A vision of God, as on his glorious throne, around which were twenty-four elders and four living creatures. (1-8) Whose songs, and those of the holy angels, the apostle heard. (9-11)
Verses 1-8 After the Lord Jesus had instructed the apostle to write to the churches "the things that are," there was another vision. The apostle saw a throne set in heaven, an emblem of the universal dominion of Jehovah. He saw a glorious One upon the throne, not described by human features, so as to be represented by a likeness or image, but only by his surpassing brightness. These seem emblems of the excellence of the Divine nature, and of God's awful justice. The rainbow is a fit emblem of that covenant of promise which God has made with Christ, as the Head of the church, and with all his people in him. The prevailing colour was a pleasant green, showing the reviving and refreshing nature of the new covenant. Four-and-twenty seats around the throne, were filled with four-and-twenty elders, representing, probably, the whole church of God. Their sitting denotes honour, rest, and satisfaction; their sitting about the throne signifies nearness to God, the sight and enjoyment they have of him. They were clothed in white raiment; the imputed righteousness of the saints and their holiness: they had on their heads crowns of gold, signifying the glory they have with him. Lightnings and voices came from the throne; the awful declarations God makes to his church, of his sovereign will and pleasure. Seven lamps of fire were burning before the throne; the gifts, graces, and operations of the Spirit of God in the churches of Christ, dispensed according to the will and pleasure of Him who sits upon the throne. In the gospel church, the laver for purification is the blood of the Lord Jesus Christ, which cleanses from all sin. In this all must be washed, to be admitted into the gracious presence of God on earth, and his glorious presence in heaven. The apostle saw four living creatures, between the throne and the circle of the elders, standing between God and the people. These seem to signify the true ministers of the gospel, because of their place between God and the people. This also is shown by the description given, denoting wisdom, courage, diligence, and discretion, and the affections by which they mount up toward heaven.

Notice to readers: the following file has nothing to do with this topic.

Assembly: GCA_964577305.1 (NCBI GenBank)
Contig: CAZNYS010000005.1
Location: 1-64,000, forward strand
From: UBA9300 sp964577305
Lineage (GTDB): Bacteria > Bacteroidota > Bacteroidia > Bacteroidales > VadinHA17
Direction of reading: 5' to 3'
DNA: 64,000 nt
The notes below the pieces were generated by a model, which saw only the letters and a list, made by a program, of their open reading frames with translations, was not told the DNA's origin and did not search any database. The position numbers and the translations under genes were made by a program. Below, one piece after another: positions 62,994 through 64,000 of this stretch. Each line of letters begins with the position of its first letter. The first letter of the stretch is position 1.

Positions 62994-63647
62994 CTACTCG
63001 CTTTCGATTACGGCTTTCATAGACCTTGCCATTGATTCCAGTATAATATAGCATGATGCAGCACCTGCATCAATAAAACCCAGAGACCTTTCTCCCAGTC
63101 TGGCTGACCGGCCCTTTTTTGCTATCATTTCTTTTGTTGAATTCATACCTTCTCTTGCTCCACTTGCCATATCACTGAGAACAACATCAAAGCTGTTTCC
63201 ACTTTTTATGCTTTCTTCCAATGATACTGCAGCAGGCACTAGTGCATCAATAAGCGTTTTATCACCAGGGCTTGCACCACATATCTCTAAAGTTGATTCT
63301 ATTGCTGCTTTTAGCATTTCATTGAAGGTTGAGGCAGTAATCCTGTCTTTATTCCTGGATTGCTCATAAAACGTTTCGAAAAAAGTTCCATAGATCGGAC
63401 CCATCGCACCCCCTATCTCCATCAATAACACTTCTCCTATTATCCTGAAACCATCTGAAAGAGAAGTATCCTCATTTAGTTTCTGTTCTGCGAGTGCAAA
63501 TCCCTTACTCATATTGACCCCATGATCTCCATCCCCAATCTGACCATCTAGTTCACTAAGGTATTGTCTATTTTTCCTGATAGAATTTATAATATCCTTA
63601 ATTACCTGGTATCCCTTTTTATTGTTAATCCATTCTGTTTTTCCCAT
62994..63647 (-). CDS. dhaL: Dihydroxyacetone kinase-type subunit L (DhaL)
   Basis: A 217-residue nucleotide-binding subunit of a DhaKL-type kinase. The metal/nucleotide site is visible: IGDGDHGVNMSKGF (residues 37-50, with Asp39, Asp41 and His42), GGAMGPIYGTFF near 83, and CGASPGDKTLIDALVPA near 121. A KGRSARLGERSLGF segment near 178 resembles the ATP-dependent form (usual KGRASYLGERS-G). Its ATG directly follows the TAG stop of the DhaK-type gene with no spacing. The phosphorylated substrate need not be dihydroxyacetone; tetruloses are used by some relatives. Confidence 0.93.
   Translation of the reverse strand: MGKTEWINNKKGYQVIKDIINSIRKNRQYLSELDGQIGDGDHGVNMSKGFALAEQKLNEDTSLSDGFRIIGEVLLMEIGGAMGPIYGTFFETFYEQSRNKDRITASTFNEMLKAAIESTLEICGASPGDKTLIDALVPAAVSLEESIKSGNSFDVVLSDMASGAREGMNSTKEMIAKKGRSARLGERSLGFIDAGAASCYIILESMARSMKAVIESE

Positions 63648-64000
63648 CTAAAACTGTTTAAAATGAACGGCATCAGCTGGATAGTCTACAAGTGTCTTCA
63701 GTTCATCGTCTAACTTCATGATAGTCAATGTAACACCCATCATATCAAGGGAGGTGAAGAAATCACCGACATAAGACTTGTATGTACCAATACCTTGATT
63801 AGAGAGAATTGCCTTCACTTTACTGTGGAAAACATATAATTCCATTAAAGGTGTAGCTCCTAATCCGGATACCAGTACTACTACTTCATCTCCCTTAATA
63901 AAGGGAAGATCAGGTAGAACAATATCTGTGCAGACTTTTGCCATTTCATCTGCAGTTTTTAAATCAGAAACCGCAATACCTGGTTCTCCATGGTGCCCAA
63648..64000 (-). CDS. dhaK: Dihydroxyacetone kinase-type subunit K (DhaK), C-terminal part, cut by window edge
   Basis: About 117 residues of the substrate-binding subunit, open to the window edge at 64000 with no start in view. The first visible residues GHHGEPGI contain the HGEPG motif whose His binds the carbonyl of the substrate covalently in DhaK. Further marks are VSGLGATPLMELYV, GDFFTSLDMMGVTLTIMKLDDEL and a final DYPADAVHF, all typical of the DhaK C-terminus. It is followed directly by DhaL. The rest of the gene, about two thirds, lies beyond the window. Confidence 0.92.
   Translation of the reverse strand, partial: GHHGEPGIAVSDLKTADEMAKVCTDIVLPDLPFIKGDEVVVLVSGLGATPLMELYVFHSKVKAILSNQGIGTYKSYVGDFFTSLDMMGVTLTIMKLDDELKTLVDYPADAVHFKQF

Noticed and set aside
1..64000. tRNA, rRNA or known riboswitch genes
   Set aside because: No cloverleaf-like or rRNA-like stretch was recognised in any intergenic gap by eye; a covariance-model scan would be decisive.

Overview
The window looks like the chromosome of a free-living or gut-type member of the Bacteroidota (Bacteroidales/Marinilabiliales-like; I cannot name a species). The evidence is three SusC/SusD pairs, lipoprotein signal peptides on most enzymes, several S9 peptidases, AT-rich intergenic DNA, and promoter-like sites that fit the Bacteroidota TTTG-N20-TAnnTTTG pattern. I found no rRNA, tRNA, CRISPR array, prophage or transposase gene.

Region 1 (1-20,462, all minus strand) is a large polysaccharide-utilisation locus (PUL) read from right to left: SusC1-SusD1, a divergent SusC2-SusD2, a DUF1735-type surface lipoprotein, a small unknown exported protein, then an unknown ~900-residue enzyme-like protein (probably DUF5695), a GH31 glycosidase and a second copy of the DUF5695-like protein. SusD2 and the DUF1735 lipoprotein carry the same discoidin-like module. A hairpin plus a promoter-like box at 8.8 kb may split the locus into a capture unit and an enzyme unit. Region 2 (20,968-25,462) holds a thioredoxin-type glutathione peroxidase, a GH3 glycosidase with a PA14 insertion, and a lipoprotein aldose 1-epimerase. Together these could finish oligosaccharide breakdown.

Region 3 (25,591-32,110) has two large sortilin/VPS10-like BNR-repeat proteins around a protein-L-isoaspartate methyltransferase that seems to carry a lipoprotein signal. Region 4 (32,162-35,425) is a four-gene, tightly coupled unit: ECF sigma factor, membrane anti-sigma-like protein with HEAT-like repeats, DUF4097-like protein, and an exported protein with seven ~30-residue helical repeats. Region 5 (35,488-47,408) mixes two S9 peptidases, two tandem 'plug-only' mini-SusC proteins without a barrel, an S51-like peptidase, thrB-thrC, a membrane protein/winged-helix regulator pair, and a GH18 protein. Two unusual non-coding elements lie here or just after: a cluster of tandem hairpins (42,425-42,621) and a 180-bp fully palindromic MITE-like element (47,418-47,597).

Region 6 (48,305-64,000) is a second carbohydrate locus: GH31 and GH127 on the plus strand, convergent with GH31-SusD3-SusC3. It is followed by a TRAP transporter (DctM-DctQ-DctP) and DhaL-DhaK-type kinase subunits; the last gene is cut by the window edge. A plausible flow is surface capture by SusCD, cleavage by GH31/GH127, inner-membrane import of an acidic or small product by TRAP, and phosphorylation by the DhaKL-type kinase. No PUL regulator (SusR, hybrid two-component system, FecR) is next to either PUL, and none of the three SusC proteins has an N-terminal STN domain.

Verses 9-11 All true believers wholly ascribe their redemption and conversion, their present privileges and future hopes, to the eternal and most holy God. Thus rise the for-ever harmonious, thankful songs of the redeemed in heaven. Would we on earth do like them, let our praises be constant, not interrupted; united, not divided; thankful, not cold and formal; humble, not self-confident.
This chapter contains an account of the second vision John saw, as preparatory to the sealed book, and the opening of it, as the first vision was to the epistles to the seven churches. The preface to this vision, or the introduction to it, and preparation of John for it, are in Re 4:1,2, which declare the time of it, the position John was in, what he saw and heard, a call to him to come up, and the effect it had upon him; and then follows the vision itself, which is of a throne, described by the place where it was set, in heaven; and by him that sat upon it, Re 4:2, who was like to a jasper and a sardine stone; and by what was about it, first a rainbow of an emerald colour, Re 4:3, then four and twenty seats, with as many elders upon them, sitting clothed and crowned, Re 4:4, and by what went out from it, lightnings, thunderings, and voices; and by what were before it, seven burning lamps, which are the seven spirits of God, Re 4:5, and a sea of glass like crystal; and by what were between it all around, and the elders, four living creatures, described in general by their being full of eyes, before and behind, Re 4:6, in particular, the first by its likeness to a lion, the second by its likeness to a calf, the third by its likeness to a man, and the fourth by its likeness to a flying eagle, Re 4:7, and by what were common to them, first by their wings, of which they had each of them six; and by their eyes, they were full of within; and by their constant employment in celebrating the perfections of God, and in giving glory, honour, and thanks unto him, Re 4:8,9, at which time also the four and twenty elders appear in a worshipping posture, and give adoration to God; partly by deeds, casting their crowns before his throne; and partly by words, ascribing glory, honour, and power to him; giving a reason for it, taken from his creating all things for his pleasure, Re 4:10,11.